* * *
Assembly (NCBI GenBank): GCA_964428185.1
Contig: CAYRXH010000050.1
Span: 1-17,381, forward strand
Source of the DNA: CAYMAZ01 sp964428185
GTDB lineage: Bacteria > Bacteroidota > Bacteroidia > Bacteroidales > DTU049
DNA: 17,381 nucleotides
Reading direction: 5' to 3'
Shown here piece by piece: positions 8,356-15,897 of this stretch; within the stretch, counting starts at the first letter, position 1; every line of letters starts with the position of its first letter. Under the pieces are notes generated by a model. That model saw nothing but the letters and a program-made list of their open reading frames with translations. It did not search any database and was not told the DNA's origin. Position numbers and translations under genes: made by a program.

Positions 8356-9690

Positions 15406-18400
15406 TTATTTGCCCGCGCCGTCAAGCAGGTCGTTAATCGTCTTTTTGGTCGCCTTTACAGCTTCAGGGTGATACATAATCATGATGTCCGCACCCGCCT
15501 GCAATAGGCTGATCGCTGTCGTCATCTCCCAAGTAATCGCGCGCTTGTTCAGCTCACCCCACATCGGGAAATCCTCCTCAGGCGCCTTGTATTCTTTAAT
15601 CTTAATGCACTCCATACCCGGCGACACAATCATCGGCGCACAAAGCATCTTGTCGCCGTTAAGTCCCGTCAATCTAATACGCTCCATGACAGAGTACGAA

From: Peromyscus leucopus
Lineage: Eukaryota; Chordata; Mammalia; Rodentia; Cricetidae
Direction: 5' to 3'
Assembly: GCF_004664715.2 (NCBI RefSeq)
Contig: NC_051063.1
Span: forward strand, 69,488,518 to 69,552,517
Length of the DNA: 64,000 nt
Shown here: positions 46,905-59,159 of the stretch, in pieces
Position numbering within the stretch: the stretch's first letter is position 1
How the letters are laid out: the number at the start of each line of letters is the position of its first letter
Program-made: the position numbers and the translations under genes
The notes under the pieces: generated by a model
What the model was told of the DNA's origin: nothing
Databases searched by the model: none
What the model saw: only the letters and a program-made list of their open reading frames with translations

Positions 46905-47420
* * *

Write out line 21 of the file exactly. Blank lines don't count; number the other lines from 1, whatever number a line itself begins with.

Shown here: positions 46,905-59,159 of the stretch, in pieces